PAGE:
July 3, 2016
The Seventh Sunday after Pentecost –Fourteenth Sunday Throughout the Year
Independence Day: We wish all of our dear par ishioner s a ver y Happy Four th of J uly. Let us continue to pray that our beloved country will always walk under the laws of God so that she may be a true light to all the nations. We will all enjoy a hot dog this weekend!
Third Anniversary: Many of you ar e awar e that we have deadlines because of the new pr inting schedule of the bulletin. And even the pastor must follow the deadlines. So I find myself writing this article on Sunday June 26, 2016, even though it will not appear until July 3rd . It must be sent to the printer tomorrow. I recall that it was three years ago today that I arrived at St. Paul’s. I remember the day so well. Mr. Black, one of our parish trustees at the time, along with some young people, assisted in unloading the truck. My first visitor to welcome me to the parish was Mr. Tom Fitzsimmons a longtime friend through the Little Sisters of the Poor.
My second visitor was my close friend of over 20 years, Father Elias, who is the pastor of St. Rocco in Glen Cove. Father Elias of St. Rocco and Father Daniel of St. Patrick and I were all students in Rome together many years ago. We were happy that after so many years we would be neighbors again. I am so happy to be so close to my friends the Canons Regular of St. Augustine who staff the Glen Cove parishes These three years have been most challenging. We have all tried to work together for the renewal of our parish. The only true renewal is a spiritual renewal and the growth in holiness. The physical renewal of our building and grounds, while most important, is secondary to the life of grace in souls.I want to thank you for your outstanding cooperation in working with me to build up the Kingdom of God in this parish. And yet ultimately this is a supernatural work that depends completely on God and His Most Holy Mother.
It was a grace and a joy for me to be appointed the pastor at St. Paul. As many of you know, for many years I had been in administration of the diocese and teaching. For several years I had studied and lived in Rome. I never thought I would be a parish priest. But all the while, my own good father who is dead over 23 years, prayed I would be a parish priest. He was a good and simple man. He was a man of great faith and highly decorated for his service in the South Pacific during World War II. He was in the battle of Guadalcanal and vowed that if he survived that battle he would attend the Miraculous Medal Novena every Monday night of his life. (He was in anti-aircraft and lost his hearing in his left ear; with sadness he told us of incidents of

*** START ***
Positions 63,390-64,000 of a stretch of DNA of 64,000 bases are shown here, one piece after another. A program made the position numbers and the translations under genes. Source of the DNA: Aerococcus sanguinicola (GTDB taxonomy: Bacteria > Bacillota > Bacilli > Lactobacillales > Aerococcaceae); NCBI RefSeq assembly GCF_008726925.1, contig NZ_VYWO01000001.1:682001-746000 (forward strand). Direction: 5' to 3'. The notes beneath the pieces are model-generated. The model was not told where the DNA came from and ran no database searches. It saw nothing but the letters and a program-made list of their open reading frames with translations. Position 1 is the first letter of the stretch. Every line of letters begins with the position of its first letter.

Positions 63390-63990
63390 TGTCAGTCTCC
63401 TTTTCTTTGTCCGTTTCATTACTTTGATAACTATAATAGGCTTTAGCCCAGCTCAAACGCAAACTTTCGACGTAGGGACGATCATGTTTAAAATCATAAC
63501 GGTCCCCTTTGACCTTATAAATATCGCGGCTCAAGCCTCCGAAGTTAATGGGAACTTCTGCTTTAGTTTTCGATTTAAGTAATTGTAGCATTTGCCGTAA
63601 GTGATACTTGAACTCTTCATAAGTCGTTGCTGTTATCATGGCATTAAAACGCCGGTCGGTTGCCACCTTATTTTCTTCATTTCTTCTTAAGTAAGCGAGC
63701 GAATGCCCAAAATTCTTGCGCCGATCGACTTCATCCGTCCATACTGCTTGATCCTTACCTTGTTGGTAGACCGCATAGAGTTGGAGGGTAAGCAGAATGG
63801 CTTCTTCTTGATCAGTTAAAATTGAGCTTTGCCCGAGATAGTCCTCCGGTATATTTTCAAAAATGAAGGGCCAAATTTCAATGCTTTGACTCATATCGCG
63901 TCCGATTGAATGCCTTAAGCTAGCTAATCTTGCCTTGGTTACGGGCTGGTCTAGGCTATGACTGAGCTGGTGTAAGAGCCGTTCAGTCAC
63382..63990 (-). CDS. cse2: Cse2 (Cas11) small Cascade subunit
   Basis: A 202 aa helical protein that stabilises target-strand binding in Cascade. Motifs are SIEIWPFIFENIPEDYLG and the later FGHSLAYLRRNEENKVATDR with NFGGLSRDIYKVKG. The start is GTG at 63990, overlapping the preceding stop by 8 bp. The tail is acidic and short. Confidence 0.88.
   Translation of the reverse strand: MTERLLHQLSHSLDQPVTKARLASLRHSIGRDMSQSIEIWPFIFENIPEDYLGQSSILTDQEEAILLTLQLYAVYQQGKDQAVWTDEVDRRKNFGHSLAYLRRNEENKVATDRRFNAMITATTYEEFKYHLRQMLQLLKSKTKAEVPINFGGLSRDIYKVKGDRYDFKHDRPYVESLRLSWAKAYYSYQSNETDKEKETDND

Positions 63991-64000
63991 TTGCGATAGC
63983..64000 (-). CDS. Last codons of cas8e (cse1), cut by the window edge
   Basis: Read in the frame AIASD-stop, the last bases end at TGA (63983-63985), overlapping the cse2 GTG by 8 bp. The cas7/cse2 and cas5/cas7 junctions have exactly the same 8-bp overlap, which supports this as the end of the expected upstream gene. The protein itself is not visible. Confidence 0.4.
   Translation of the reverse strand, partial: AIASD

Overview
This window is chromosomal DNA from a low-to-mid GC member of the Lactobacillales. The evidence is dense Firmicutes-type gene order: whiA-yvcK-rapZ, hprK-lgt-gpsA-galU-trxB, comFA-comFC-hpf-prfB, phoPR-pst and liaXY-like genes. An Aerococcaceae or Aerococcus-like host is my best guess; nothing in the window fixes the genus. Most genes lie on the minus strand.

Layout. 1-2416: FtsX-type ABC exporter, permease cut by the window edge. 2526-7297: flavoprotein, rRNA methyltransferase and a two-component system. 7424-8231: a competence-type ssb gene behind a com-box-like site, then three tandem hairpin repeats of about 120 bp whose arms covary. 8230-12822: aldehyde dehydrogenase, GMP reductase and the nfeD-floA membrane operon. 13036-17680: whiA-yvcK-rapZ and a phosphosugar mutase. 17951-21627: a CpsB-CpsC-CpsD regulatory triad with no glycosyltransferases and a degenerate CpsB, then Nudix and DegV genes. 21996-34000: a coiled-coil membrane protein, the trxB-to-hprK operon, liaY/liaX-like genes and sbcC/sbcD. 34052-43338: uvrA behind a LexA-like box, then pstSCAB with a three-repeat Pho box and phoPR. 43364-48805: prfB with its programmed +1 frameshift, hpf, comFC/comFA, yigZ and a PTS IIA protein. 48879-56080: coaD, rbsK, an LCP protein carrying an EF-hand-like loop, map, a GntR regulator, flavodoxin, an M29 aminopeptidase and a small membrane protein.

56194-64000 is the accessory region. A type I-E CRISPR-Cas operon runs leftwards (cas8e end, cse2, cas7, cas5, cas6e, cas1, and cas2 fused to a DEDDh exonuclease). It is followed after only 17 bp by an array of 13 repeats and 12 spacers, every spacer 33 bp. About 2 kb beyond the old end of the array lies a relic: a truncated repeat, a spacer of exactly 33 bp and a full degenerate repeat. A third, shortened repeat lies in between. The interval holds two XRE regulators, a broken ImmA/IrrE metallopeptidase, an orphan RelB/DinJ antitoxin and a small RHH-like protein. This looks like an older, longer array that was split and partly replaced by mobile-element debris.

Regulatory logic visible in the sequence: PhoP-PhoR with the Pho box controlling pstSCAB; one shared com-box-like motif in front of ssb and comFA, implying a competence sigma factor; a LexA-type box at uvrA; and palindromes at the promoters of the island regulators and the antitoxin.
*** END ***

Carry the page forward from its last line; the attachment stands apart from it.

what would later be called friendly fire). He was faithful to that promise and brought me along with him to the Novena every Monday night. It was there that I discovered my vocation to the priesthood. As I looked at the monstrance even as a ten year old I knew someone was there. I looked at the good God, and the good God looked at me.
My father was never impressed when after a few short years in parish life I was sent for doctoral
studies to Rome and assigned to the chancery and to teaching. He, in his simple way, used to say a priest should be with parishioners in a church, not in a classroom or office. Now I believe he is happy; I am a parish priest again.
My only sorrow is that my mother who died in February never was at St. Paul’s save for the day of her Funeral Mass. The work of a pastor is most difficult and she has been helping me from heaven, particularly in our Feasibility Study and Capital Campaign.
The 2017 Mass Book is open for your Mass Intentions. Please come to the Parish Office
during regular business hours.
Pews: Please take a look at the last pew in the “pie” section near Our Lady’s altar. It has recently been restored by the Keck Group. The Keck Group is the premiere company in the United States for pew restoration. They recently renovated all the pews at St. Patrick’s Cathedral on Fifth Avenue in New York.
They also just complete the pew renovation at St. Agnes Cathedral in Rockville Centre. The company is located in nearby Middletown New York. Bob Keck, the owner of the company, and his son Terry have visited St. Paul’s twice.
The pews of the Church are made of exceptional quality oak. Sadly in modern furniture making it is the custom to cut the trees while they are young, so as to turn a quick profit. This does not allow the trees to mature and thus show the fine grain that we associate with good quality wood. The wood of which the pews in our Church are made is old wood, with beautiful grain and of exceptionally good quality. Such pews would be irreplaceable today. That is why we are restoring them to their natural beauty.Over the years there has naturally been wear and tear on the pews and kneelers. Because of deferred maintenance in some places the material of the pews cannot even be recognized as wood. As can be seen in the restored pew, the wood now shows its natural beauty. It is smooth to the touch and very beautiful. The kneelers are covered in cloth, since, as we know, vinyl rips and wears very easily.
Please notice the pew and then it will be obvious how much more beautiful the Church will look
when all the pews are restored to their natural beauty.
In Jesus and Mary,
Monsignor James F. Pereda